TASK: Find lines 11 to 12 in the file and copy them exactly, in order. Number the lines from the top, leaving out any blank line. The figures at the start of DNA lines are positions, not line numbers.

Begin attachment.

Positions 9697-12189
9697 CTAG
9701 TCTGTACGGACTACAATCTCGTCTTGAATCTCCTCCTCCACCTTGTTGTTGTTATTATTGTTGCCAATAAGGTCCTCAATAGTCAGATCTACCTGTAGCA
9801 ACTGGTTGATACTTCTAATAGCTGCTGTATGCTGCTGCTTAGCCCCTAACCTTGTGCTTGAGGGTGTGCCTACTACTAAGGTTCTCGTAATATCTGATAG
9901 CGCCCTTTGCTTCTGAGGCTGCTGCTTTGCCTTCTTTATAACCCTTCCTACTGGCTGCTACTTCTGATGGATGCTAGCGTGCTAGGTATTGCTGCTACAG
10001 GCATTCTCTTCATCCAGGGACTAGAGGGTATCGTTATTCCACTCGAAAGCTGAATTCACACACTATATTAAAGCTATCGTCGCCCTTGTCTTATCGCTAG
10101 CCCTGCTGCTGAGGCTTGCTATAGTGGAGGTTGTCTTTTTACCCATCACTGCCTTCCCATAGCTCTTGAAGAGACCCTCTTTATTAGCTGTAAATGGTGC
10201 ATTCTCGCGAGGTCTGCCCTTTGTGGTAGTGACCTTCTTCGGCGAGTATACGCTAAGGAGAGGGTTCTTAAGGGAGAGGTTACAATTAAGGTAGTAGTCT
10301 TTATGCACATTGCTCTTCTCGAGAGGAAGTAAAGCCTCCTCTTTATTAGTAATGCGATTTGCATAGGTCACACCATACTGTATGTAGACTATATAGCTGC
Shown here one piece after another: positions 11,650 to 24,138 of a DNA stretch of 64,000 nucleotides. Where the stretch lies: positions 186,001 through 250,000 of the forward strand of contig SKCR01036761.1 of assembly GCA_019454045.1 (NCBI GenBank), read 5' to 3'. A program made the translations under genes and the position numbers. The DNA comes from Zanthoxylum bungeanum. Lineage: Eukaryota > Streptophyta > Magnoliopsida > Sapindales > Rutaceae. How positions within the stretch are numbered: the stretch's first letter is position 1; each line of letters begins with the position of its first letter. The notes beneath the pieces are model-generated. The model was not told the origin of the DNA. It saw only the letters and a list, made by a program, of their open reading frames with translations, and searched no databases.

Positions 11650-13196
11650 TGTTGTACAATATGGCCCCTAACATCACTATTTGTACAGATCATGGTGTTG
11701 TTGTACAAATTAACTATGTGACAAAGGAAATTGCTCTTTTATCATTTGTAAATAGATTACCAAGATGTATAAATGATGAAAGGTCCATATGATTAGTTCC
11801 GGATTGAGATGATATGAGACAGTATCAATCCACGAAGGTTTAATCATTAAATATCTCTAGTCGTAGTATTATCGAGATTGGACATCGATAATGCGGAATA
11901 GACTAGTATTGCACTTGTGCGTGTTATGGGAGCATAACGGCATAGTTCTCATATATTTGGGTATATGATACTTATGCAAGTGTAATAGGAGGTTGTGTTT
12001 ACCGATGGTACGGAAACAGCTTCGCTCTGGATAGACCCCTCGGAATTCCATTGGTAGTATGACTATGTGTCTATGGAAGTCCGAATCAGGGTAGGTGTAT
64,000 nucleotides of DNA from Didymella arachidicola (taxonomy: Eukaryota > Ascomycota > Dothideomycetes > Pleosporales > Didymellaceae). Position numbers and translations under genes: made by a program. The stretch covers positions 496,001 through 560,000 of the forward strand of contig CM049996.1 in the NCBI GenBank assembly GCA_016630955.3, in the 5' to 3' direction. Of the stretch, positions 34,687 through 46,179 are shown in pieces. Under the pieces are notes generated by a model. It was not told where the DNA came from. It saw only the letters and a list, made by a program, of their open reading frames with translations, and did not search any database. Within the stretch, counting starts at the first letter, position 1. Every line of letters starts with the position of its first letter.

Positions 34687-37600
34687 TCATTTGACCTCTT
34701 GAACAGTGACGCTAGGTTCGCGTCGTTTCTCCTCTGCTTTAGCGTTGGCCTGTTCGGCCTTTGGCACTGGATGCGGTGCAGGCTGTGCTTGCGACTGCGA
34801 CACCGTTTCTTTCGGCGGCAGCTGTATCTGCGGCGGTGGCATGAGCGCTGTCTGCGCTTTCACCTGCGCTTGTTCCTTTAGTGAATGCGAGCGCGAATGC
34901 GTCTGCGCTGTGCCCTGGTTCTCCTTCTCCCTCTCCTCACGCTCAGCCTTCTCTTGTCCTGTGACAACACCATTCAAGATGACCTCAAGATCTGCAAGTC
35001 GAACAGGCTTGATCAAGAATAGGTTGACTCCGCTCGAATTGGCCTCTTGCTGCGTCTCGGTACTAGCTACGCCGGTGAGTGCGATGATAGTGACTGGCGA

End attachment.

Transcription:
Positions 11650-13196
11650 TGTTGTACAATATGGCCCCTAACATCACTATTTGTACAGATCATGGTGTTG